One of the reasons I didn’t play where I wanted to at regionals was because I was afraid of this, afraid of not having a team to call my own, afraid of not having GEH in my life all of the time. I may still be in Buffalo, and able to drive up to any practice or party I can make, but it doesn’t feel the same. My mental drive isn’t there, I don’t have the same goal as the rest of the guys on the field do. They are there fighting to make the team, or to make themselves better as a player, I’m wondering how I’m going to pay rent, and what to cook for dinner. That doesn’t mean I’m not going to do any of that with them, it just means that I’ve finally understood why the alumni that have come back from those practices only come for a few, why they didn’t give 100% the whole time, and why they typically shied away from the after practice shenanigans – it just isn’t the same.
I had to drive through the UB campus today, to return some books to the Erie County Library on my way home from work. That’s where it really stung that I wasn’t going to be a part of the team, as the ride took me not only right past the fields where the team holds the informal rookie practices, but the stadium we practiced in, the arena we ran in – almost every building and field had some connection to the team, or something stupid we did. Like the fake disc golf course we have across the campus, where it’s better to hit someone (a near impossible task depending on time of day) than to have them try and help you out with getting the disc. Surprisingly, I don’t think we’ve ever been told to stop.
Somehow to tie things together, my first class was cancelled. I was one of the handful of students that apparently didn’t get the memo and had shown up to an empty classroom. That my day didn’t end with the typical first day syllabus handout and introduction, or a GEH practice, is only fitting. And I still don’t like it.
On June 14th, I had just been green-lighted to attend the EsriUC, the major GIS software conference of the year. In less than 3 weeks, 15,000 geo-geeks would descend onto the San Diego Convention Center. After securing my flight, lodging and conference agenda, I did what any self-respecting ultimate player would do: check if I needed to bring my cleats. I realized that finding a game that fit my schedule would be difficult. Then a thought occurred to bring ultimate to the EsriUC in a unique way.
I decided to make a bid to create a map by utilizing two passions in my life, geography and ultimate. Professionally, I have been creating maps for the past 15 years within the GIS discipline and was introduced to the official game of ultimate 11 years ago, when I moved to the Tampa Bay area.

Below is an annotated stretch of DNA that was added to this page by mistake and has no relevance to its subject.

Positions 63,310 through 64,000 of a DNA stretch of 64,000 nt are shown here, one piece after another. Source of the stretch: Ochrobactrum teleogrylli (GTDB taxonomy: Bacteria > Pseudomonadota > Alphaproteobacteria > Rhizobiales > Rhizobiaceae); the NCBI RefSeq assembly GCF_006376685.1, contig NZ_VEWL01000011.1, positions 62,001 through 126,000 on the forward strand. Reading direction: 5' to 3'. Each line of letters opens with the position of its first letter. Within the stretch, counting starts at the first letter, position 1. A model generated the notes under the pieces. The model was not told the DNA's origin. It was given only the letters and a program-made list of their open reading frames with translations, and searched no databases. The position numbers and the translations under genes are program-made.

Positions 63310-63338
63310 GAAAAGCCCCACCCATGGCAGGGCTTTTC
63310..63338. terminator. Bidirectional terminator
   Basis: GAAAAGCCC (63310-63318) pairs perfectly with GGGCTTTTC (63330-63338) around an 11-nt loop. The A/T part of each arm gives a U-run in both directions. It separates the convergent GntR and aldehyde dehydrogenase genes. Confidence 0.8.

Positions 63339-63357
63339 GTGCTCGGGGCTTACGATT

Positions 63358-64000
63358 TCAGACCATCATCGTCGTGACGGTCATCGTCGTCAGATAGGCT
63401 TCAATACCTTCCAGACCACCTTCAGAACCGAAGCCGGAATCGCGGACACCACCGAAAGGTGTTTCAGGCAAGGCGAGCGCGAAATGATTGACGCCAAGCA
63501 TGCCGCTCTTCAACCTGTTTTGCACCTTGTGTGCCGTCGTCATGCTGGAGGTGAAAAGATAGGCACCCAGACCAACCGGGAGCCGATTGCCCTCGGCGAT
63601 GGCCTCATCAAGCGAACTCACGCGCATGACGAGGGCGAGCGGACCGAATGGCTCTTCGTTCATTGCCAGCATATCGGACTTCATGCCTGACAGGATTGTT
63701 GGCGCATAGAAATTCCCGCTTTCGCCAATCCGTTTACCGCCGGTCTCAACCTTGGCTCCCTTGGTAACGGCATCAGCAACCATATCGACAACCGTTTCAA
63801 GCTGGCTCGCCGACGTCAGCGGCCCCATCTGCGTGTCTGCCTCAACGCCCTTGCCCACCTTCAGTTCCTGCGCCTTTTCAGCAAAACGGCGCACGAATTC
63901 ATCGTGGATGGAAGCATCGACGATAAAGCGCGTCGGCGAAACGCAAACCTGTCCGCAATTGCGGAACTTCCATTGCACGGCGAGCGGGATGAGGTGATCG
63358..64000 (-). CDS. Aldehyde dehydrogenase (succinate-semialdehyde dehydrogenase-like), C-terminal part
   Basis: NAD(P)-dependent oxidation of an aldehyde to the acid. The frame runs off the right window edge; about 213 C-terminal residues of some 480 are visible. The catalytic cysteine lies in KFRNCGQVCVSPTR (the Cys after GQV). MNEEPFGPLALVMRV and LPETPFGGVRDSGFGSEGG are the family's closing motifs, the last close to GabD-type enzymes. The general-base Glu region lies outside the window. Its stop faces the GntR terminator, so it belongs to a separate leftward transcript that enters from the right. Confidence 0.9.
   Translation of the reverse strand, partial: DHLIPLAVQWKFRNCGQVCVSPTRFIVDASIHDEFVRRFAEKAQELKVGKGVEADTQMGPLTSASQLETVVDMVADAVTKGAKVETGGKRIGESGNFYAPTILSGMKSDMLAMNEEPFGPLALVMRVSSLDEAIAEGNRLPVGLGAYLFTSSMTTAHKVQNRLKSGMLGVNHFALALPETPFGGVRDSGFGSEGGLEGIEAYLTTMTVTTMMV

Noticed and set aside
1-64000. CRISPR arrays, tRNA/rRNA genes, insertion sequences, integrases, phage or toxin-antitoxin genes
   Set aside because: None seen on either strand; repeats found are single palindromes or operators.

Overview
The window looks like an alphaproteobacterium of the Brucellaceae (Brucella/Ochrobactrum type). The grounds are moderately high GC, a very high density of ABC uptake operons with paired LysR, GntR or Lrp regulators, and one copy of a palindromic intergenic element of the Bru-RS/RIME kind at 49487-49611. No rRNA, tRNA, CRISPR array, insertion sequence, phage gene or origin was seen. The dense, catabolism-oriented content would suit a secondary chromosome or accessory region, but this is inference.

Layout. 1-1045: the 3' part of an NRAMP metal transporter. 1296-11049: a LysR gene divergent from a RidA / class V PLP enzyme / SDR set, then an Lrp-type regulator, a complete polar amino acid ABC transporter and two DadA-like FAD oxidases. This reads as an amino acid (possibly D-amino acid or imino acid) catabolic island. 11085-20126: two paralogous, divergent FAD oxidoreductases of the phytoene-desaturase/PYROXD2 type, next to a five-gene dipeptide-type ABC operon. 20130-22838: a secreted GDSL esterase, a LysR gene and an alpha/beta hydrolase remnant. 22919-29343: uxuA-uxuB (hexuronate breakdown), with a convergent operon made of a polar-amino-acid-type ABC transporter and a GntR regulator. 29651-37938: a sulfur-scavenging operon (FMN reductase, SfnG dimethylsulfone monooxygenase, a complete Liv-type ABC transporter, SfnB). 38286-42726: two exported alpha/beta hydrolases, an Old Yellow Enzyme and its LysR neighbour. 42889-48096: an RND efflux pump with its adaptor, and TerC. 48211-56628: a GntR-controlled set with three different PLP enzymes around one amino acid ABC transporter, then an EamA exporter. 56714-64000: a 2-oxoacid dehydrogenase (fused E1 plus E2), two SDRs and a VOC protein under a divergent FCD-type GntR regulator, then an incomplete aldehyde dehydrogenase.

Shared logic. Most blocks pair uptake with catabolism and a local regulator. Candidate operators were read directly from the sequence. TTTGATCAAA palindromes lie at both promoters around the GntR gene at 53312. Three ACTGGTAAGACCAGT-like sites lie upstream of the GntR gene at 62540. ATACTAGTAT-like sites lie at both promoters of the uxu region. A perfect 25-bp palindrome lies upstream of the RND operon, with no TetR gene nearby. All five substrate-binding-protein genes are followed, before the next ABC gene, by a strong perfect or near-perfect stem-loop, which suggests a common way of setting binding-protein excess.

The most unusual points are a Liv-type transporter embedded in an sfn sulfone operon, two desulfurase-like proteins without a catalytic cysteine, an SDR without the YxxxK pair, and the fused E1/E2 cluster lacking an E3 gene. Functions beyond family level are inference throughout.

With the map, I wanted to showcase as many of the playing and viewing opportunities from amateur through professional that ultimate has to offer for the year 2013, since as players we can play at a weekly pickup, a hat tournament, on a college team or club team and now with one and two professional leagues.
One of the major events at the conference is the Map Gallery, which is the ‘showcase game’ of the conference. However, with late notice, I was worried about entry due to registration already being closed. The solution would be to wait in line the day of and secure a no-show’s panel.
I was pressured with less than three weeks to complete a map. Luckily, the data contributors started sending me data that first day. And as I pondered my cleats, I knew that the United States of Ultimate was going to be a crowd-pleaser. I would enter the map into the Most Unique category, which is the hardest to win but offers the most rewarding experience.
The day of the Map Gallery, I was able to reserve a panel and hung the map just before the 2pm deadline for judging. At 3:30pm the doors opened for everyone and I was overwhelmed by the positive response and large numbers of industry colleagues, who were also ultimate players or curious map aficionados.
Nathaniel and Scott Morehouse, Director of Software Development at Esri, pointing to where he used to play ultimate in college
To my surprise, Scott Morehouse, Director of Software Development at Esri, came by and shared his ultimate experience of playing a co-ed pickup game every Saturday in the ’70s at Killian Court, MIT and recalled when he attended Hampshire College the only intercollegiate sport was ultimate. He added that he liked to play loose and barefoot – an aerobic form of team catch with goals to keep things motivated.
Alas, I didn’t win Most Unique but personally the map was a big winner. I’ll be wearing version 1.0 of the map as a pair of custom shorts. Next year, I’ll bring my cleats and organize a game for Esri users at Balboa Park but before then, if you are interested in enriching the ultimate community with geospatial solutions, contact me and lets work on version 2.0 of the United States of Ultimate.
On Monday, USA Ultimate filed a takedown notice against Pitt’s 2013 College Championships Highlight Reel. The reel featured footage and commentary from ESPN’s coverage of the tournament.